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Minutes of a meeting held on 12th February, 2018.


Present:  Councillor L. Burnett (Chairman); Councillors B.T. Gray, N.P. Hodges, M.J.G. Morgan, Mrs. J.M. Norman and Ms. S.D. Perkes.


Co-opted Members: Dr. C. Brown (Parent Governor – Secondary Sector), Mr. P. Burke (Roman Catholic Church) and Mrs. J. Lynch-Wilson (Parent Governor – Primary Sector).


Also present:  Councillor R.A. Penrose (Cabinet Member for Learning and Culture).





These were received from Councillor A.D Hampton (Vice-Chairman); Councillors M. Lloyd and Mrs. M. Wright.



688     MINUTES – 


RECOMMENDED – T H A T the minutes of the meeting held on 22nd January, 2018 be approved as a correct record.





No declarations were received.





Mike Glavin, the Managing Director of the Central South Consortium, presented the report, advising that the service delivered challenge and support on behalf of five Local Authorities governed through a Joint Committee of Cabinet Members from each authority.   The Scrutiny Committees in each of the Local Authorities also invited the Lead Officer for the Authority to report on the performance of the schools in the Authority and the contribution of the Consortium at any stage during the year.


In referring to the Consortium’s Business Plan for April 2017 to March 2018, Mr. Glavin advised that there were five priorities: 

  • Improving outcomes for vulnerable learners through partnership working;
  • Developing school-to-school working to deliver curriculum reform;
  • Developing leadership, governance and workforce reform;
  • Rapid and sustainable intervention;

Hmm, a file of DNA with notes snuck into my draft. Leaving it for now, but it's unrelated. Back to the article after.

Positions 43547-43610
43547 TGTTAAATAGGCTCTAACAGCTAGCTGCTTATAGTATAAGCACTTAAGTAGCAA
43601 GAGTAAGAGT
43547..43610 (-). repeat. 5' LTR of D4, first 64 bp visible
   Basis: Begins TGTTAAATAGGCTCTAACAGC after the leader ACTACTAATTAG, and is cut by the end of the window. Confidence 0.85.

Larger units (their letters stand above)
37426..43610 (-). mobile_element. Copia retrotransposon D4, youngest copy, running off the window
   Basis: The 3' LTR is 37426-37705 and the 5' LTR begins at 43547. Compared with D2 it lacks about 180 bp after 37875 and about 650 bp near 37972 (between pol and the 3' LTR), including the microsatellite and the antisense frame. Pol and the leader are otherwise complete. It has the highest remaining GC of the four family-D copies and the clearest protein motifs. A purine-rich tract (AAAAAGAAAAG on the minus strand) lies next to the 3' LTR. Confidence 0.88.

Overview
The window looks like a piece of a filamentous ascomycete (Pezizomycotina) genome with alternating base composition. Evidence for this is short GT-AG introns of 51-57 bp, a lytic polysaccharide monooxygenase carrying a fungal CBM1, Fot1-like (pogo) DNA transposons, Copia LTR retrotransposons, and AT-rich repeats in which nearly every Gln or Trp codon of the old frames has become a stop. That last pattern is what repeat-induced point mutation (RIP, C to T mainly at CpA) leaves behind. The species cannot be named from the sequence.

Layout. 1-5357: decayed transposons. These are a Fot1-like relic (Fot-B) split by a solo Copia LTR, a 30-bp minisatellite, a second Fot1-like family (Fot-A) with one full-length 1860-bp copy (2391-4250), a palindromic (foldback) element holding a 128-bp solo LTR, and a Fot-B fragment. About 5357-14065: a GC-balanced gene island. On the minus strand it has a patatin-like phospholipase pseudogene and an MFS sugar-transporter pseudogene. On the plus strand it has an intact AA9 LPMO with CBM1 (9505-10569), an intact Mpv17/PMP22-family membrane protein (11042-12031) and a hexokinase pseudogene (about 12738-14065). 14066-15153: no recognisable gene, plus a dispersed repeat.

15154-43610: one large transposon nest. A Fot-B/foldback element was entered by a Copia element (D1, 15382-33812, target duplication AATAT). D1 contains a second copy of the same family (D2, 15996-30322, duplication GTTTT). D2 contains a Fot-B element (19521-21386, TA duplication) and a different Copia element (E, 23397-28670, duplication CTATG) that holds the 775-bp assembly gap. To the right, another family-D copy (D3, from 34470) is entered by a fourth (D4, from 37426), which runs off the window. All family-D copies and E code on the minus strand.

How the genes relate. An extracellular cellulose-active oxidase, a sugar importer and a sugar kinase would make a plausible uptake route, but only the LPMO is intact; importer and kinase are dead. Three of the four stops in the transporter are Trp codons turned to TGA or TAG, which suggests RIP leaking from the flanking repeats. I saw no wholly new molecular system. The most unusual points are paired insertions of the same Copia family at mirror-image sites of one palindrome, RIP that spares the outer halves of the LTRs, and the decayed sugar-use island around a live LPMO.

• Developing effectiveness and efficiency in Central South Consortium. 

The business plan set out how the Consortium aimed to deliver the priorities through effective school self-evaluation and improvement planning, underpinned by building capacity in schools to support other schools through the continued development of the “Central South Wales Challenge”.  “Drive Teams” had also been established  made up from senior leaders from across the Consortium who ensured that the operational plans for each priority were implemented and that the impact was measured. 


The table at paragraph 5 to the report identified outcomes against targets and previous outcomes.  However, Mr. Glavin informed the Committee that it should be noted that Welsh Government had introduced changes to the Key Stage 4 performance measures in 2016-17 which affected any possible comparisons that may be made against previous data.  Of note was the fact that in 2012 standards at every Key Stage had improved faster than the national average and in 2017 the region continued to show strong improvement and was above national average for Key Stages, Foundation Phase, Key Stage 2 for the second consecutive year and Key Stage 3 above the national average for all measures with the exception of Mathematics, which was within 0.1 percentage points (pp) of the national figure. 


In referring specifically to performance in Vale of Glamorgan Council schools the Managing Director informed committee :


Foundation Phase


At Foundation Phase, the proportion of pupils aged between 5 and 7 years old who achieved the expected level (Outcome 5 or above) for the Foundation Phase Outcome Indicator increased by 0.2pp from 91.2% to 91.4%.  This remained above the Central South Consortium and Welsh averages and was the highest in the region.


Key Stage 2


At Key Stage 2, the proportion of pupils aged between 7 and 11 years old, achieving at least the expected level (Level 4 or above) for the Core Subject Indicator had increased by 0.8pp from 92.7% to 93.5% and was the highest in the region and Wales.


Key Stage 3